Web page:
Next week will be full of firsts. :)

Some people don't want to go to Malone. Some people think it's too cold right now to go to Malone. What do they want?? California?? Florida??

I want to go to Malone. Tomorrow would be good. Today would be better.

So much to do. Packing. Throwing away. A Goodwill run. Where oh where does all this STUFF come from?

Call all the utilities. Here and there. Decisions to make. Cable or DSL? Furniture to buy. Appliances too. More decisions.

Heap Big Snow. In My Driveway. Procrastinating on the shoveling. Why bother? It's still snowing anyway. :)

I want to go to Malone.

We hope you enjoyed this edition of: Random thoughts that go through Prairie Rose's head in the span of one minute.

Sunday, January 11, 2009

Things I'll Miss...

Although I'm very excited about moving, and very eager to get there, I can't say there aren't some sad moments about it too. After all, I've been living here several years. I've put down a few roots. And I like it here. It's not as if I'm running away from something I didn't like; it's that I'm running toward something I like a little more... but that doesn't mean I won't miss what I'm leaving behind.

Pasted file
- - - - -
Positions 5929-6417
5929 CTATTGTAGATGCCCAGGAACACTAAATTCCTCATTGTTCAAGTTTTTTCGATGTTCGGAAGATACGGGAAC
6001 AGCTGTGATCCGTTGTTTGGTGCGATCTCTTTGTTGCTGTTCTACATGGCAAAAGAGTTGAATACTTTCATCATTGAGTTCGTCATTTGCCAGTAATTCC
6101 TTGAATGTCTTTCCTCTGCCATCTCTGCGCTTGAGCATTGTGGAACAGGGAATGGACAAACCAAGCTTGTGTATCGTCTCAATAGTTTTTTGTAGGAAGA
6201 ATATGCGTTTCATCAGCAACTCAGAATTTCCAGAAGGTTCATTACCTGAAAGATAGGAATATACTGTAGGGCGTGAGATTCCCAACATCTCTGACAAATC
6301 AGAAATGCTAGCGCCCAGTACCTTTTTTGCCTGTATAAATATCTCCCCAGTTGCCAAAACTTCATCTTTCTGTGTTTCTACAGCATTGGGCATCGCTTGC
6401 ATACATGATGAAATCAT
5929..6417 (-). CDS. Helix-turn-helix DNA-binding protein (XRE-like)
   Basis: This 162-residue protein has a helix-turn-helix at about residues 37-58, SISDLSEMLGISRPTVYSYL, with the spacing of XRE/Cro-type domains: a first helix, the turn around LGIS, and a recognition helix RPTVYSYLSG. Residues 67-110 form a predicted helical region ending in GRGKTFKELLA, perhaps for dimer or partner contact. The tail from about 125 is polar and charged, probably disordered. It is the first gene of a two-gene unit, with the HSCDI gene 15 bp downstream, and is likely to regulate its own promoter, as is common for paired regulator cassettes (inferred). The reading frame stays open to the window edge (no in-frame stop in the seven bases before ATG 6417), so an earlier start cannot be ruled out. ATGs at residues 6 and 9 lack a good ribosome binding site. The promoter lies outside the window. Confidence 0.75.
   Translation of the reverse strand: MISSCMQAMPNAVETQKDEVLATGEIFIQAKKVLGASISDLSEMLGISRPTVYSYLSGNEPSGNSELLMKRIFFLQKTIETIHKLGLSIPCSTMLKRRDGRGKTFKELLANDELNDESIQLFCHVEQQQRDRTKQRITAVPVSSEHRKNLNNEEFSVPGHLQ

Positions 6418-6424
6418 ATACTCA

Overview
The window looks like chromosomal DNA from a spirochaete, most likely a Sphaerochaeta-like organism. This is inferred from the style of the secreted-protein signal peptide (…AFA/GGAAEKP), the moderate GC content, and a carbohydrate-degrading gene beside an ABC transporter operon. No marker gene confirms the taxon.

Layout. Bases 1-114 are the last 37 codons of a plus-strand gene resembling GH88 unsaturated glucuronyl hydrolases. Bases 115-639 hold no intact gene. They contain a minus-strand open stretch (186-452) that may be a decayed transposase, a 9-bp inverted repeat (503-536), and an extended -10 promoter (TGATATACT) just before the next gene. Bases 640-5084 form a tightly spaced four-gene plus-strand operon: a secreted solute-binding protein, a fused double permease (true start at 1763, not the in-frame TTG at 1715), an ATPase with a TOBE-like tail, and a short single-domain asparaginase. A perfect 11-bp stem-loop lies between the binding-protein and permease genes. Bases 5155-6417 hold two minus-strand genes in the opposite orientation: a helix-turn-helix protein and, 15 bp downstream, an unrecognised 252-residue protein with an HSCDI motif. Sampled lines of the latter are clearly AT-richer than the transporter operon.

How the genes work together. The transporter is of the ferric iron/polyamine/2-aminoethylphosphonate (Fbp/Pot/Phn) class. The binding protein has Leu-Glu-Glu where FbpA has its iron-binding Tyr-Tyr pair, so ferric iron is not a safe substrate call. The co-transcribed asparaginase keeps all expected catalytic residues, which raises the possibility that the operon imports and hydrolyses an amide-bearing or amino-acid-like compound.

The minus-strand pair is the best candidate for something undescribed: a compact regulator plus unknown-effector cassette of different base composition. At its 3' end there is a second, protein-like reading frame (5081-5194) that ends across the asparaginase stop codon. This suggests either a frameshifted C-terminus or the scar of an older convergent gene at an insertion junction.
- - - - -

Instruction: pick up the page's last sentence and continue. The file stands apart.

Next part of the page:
I'll miss the people. The people I work with. (Those phone calls have been so hard to make, and I haven't made some of the hardest ones yet because I've been putting it off as I know they'll be difficult goodbyes...) The people I go to church with... And I'll miss the kids. Some of them I'm keeping for awhile -- that actually worked out well, I got to pick and choose which kids to let go and which ones I'm going to keep to make ends meet until I get new clients at the new place, so I got to keep my favorite families. ;) But it's only short-term. The goodbyes are coming.